Provincial government supporting career-based learning 

Provincial government supporting career-based learning pic 1
Up to $4 million in provincial grants is available for school authorities to offer learning experiences for high school students. Photo/Government of Alberta

High school students will have access to programming to ensure an easy transition to post-secondary, or the workforce.

The provincial government is investing in new career-based learning for high school students.

Up to $4 million in grants for the 2022/23 school year is eligible for school authorities to offer learning experiences for grades 10, 11, and 12 students under the dual credit program.

“These dual credit grants give school authorities the flexibility to design and offer relevant learning opportunities that reflect the needs and interests of their students, schools and communities. Students who participate in dual credit programming are able to personalize their high school experience and discover or build on career passions and interests. Dual credit can help position students for success by preparing them for further education or the job market,” Minister of Education Adriana LaGrange said in a provincial media release.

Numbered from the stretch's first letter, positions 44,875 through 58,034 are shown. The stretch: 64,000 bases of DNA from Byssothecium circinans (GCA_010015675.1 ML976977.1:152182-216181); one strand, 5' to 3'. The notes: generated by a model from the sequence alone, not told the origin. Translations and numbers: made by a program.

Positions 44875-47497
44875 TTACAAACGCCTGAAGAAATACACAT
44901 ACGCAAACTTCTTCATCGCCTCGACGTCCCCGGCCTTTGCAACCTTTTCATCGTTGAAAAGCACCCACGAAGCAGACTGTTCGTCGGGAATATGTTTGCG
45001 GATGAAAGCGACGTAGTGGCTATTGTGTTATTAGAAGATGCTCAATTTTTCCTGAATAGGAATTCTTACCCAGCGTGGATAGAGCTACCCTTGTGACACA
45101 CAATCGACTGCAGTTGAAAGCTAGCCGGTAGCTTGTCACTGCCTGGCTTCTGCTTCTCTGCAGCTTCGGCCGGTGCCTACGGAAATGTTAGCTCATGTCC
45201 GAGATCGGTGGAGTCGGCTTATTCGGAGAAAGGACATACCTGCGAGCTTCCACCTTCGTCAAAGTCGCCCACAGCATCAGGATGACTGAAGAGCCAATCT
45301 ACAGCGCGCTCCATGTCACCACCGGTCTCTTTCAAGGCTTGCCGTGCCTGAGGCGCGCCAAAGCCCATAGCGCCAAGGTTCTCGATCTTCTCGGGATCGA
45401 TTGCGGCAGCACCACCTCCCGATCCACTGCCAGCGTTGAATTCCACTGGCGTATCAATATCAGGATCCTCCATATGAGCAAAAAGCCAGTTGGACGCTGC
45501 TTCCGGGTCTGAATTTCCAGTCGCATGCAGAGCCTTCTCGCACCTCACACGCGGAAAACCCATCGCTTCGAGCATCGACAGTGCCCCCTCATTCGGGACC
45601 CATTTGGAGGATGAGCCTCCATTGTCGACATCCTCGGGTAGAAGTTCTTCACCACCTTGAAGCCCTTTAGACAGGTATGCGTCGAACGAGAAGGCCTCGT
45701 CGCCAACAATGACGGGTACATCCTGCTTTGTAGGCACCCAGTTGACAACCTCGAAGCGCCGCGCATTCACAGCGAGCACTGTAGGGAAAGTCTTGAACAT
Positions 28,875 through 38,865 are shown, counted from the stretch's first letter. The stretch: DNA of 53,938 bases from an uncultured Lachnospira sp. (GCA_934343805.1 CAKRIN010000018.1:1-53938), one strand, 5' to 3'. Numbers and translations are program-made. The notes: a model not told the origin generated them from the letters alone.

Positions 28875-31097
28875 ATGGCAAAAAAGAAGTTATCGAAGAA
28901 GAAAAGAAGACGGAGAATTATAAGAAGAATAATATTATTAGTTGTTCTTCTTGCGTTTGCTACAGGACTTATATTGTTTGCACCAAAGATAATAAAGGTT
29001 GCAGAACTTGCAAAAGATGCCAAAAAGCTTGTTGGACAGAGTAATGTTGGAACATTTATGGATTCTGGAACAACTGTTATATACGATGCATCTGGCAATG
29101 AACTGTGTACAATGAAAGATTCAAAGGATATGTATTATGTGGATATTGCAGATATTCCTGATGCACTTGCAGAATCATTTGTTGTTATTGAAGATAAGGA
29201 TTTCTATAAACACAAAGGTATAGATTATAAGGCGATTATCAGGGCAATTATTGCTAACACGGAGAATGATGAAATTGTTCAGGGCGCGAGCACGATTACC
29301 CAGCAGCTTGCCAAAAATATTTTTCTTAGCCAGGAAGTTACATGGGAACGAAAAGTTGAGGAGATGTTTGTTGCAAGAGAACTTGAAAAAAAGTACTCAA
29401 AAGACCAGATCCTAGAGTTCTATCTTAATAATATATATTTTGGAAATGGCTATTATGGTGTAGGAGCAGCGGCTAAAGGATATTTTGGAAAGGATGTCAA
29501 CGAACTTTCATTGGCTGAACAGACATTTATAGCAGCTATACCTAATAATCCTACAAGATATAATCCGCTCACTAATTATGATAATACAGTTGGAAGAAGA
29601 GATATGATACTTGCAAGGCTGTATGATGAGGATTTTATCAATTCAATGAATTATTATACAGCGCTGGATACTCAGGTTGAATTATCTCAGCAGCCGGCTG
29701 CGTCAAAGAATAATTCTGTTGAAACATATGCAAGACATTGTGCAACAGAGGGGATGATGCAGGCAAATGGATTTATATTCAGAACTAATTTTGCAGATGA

Students can use the program to earn high school credits that count toward a post-secondary certificate, diploma, or degree, including a journeyperson certificate, the release said.

The program will support new learning opportunities in industries such as health care, trades, agriculture, and business administration.

A dual credit start-up grant is available to school authorities to create a program at a new school or support an existing program at a new school. 

With the start-up grant, students can take programs including CTS apprenticeships, addictions counselling, aviation studies, hospital administration, Indigenous languages, and oil and gas production.

A dual credit enhancement grant is also available to school authorities to purchase new equipment or upgrade facilities to meet industry standards.

“We are working to create a more integrated education system that better meets the needs of students, industry and institutions. Dual credit learning opportunities empower high school students to begin their post-secondary education with relevant, recognized skills and training, setting them up for success in their chosen field,” Minister of Advanced Education Demetrios Nicolaides said.

First Nations, First Nation education authorities, public, separate and Francophone school authorities, public charter schools, and accredited independent school authorities can apply for one dual credit start-up grant of up to $50,000, and one dual credit enhancement grant of up to $100,000.

The grant funding would be allocated for the 2022/23 school year.

During the 2020/21 school year, approximately 40 school authorities offered dual credit programming.


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